The 1 Stock You've Been Overlooking for Your Roth IRA

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You have lots of options for investing for your retirement years. One of the best alternatives is the Roth IRA (individual retirement account). While you don't get to defer taxes on the amount you contribute to a Roth IRA, when you make qualified withdrawals later, you won't have to pay any taxes at all. That's tremendously attractive for many investors planning for retirement.

But what stocks should you buy for your Roth IRA? Some investors might be tempted to steer away from biotech stocks, since they can be volatile. However, I think there's at least one biotech stock that would make an excellent choice. That stock is Celgene (NASDAQ: CELG). Here's why this biotech is one stock you don't want to overlook for your Roth IRA.

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Growth from current products

Any stock with a solid potential for growth makes a good pick for a Roth IRA. Celgene's current product lineup definitely gives the big biotech nice growth prospects.

Revlimid ranks as Celgene's biggest moneymaker. The blood cancer drug generated revenue of nearly $8.2 billion in 2017, making it the No. 2 top-selling drug in the world. Celgene expects Revlimid to pull in close to $9.4 billion this year, a 15% year-over-year jump.

Like all drugs, though, Revlimid will eventually lose patent exclusivity and begin to see revenue fall off. Revlimid's key patents expire in the U.S. in 2027 and in Europe in 2024. Celgene signed an agreement with Natco, however, that allows the company to market a generic version of Revlimid in the U.S. at limited volumes beginning in March 2022. The biotech is working to reach similar settlements with other potential generic rivals. If Celgene is successful in these efforts, it means the company will continue to enjoy strong revenue from Revlimid for several more years.

In the meantime, the company claims other blockbuster products that continue to perform well. Sales for multiple myeloma drug Pomalyst increased 23% in 2017 over the prior year to $1.6 billion. Otezla, which is approved for the treatment of psoriasis and psoriatic arthritis, generated revenue of nearly $1.3 billion last year, up almost 26% from 2016.

Celgene believes that it will grow revenue by a compounded annual growth rate (CAGR) of 14.5% through 2020. The company projects that adjusted earnings per share will grow by around 19% compounded annually. Most of this top- and bottom-line growth will stem from the biotech's current products.

Growth from pipeline candidates

What about growth beyond 2020? That's where Celgene's pipeline comes into play. The biotech has quite a few promising candidates that could reach the market over the next few years. The following chart from Celgene's latest investor presentation shows just how significant its pipeline potential might be.

Celgene believes that it will launch 10 potential blockbusters by 2022. The combined peak annual sales for these drugs is $16 billion. That's more than Celgene made from all of its current drugs last year. And that $16 billion total could be too pessimistic.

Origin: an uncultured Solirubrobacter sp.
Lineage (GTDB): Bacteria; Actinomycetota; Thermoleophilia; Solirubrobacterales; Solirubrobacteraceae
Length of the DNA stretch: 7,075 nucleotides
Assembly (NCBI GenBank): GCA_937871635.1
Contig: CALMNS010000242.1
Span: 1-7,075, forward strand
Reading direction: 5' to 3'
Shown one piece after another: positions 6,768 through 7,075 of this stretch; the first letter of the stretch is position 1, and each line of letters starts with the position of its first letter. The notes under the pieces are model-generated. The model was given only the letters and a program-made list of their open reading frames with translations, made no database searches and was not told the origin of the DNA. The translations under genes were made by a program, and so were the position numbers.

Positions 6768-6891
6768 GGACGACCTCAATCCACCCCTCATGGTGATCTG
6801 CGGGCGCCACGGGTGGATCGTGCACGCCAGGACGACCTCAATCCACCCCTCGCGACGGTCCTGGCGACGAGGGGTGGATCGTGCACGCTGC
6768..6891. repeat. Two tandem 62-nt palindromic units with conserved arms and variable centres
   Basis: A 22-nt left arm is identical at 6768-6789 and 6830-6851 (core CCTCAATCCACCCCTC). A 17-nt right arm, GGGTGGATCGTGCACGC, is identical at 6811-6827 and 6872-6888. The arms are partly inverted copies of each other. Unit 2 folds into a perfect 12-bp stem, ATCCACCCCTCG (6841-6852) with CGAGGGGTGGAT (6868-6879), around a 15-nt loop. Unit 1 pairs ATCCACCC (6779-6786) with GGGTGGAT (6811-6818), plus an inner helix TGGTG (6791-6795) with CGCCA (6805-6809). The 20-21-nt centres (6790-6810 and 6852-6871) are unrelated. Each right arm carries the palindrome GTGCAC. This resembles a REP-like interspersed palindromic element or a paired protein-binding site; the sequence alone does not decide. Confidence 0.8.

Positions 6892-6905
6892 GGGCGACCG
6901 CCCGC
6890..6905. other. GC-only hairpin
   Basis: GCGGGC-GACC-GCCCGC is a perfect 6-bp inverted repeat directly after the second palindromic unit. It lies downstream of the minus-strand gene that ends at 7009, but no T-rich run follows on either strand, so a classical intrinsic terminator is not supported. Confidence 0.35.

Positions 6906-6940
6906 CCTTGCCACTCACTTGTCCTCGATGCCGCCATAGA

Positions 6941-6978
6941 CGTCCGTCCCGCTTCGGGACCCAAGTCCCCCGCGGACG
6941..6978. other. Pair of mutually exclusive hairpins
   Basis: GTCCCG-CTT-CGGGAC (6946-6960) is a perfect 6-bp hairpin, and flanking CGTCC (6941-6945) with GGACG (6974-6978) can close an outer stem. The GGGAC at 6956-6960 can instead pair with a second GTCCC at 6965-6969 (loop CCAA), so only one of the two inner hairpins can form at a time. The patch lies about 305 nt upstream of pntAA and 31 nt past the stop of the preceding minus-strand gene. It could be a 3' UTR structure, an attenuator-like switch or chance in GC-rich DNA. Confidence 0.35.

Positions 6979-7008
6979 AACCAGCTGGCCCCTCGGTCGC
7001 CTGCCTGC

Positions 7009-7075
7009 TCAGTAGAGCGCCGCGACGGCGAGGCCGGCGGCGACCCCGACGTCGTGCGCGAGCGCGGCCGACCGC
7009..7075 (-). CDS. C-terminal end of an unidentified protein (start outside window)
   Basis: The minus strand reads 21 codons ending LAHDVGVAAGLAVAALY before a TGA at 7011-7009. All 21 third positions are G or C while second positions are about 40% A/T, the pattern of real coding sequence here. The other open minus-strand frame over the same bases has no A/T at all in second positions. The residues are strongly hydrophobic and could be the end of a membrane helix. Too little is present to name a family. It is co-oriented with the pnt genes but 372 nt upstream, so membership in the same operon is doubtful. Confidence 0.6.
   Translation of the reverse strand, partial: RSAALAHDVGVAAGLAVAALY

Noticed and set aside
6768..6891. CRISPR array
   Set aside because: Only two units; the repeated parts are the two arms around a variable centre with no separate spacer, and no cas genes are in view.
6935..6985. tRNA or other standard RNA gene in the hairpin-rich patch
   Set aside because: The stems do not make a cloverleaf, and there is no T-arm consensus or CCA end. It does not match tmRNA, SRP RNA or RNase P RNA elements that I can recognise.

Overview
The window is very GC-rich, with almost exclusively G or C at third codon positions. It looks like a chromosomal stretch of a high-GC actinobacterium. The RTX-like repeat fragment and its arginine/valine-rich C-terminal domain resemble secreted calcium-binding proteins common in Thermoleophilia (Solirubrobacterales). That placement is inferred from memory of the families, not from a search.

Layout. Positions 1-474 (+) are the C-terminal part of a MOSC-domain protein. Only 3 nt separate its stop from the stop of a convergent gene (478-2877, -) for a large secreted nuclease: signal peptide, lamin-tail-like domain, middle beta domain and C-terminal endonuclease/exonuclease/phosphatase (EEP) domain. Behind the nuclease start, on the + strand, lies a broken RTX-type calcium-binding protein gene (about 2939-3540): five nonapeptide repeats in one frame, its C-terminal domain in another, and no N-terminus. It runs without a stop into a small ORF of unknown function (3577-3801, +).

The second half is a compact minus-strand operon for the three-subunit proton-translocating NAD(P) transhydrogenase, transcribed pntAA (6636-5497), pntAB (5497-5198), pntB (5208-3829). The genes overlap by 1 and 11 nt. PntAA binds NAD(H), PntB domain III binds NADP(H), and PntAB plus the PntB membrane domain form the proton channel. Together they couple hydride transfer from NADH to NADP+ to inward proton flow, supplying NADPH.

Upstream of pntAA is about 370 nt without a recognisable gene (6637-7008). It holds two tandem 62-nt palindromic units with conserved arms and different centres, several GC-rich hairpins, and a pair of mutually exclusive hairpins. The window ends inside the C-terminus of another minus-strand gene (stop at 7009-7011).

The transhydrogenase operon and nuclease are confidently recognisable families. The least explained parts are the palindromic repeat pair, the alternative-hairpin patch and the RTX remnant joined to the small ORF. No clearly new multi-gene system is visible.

For example, Celgene hopes to win Food and Drug Administration approval for ozanimod in treating multiple sclerosis later this year. The company is also evaluating the drug in late-stage clinical studies for treating Crohn's disease and ulcerative colitis. Although the chart shows ozanimod with potential peak sales of greater than $2 billion, Celgene actually thinks the drug could achieve peak sales between $4 billion and $6 billion if approved for all targeted indications.

Growth from acquisitions

Three of the pipeline candidates on Celgene's potential blockbuster chart came from acquisitions. Celgene picked up ozanimod with its 2015 buyout of Receptos. A couple of the potential blockbuster candidates were gained from more recent deals.

Celgene announced on Jan. 7, 2018, that it was buying Impact Biosciences for $1.1 billion up front and up to $1.25 billion in potential milestone payments. The purchased brought fedratinib into Celgene's fold. Celgene plans to file for FDA approval of fedratinib in treating myelofibrosis in mid-2018.

The company announced an even bigger deal on Jan. 22 with the planned acquisition of Juno Therapeutics. Celgene is paying $9 billion on top of $1 billion spent in 2015 to buy a 9.9% stake in the small biotech.

I fully expect Celgene to make more acquisitions in the near and longer term. In fact, when asked recently if the company might take a breather from mergers and acquisitions (M&A) activity, Celgene CFO Peter Kellogg replied that "it's not in our DNA." My view is that the big biotech should get even more growth from future deal-making.

A ridiculously low price

Peter Lynch popularized the idea of buying stocks that deliver "growth at a reasonable price." In Celgene's case, you can get growth at a ridiculously low price. The biotech's shares trade at a little over nine times expected earnings.

Some of this discount is due to some disappointments from Celgene in the fourth quarter of 2017. The company threw in the towel on a once-promising late-stage Crohn's disease drug, missed third-quarter revenue estimates, and lowered its full-year 2017 and longer-range 2020 outlook.

However, the fact remains that Celgene is a bargain considering its growth potential. You won't find many stocks offering the combination of tremendous growth and bargain price that Celgene does for your Roth IRA.

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Keith Speights owns shares of Celgene. The Motley Fool owns shares of and recommends Celgene. The Motley Fool has a disclosure policy.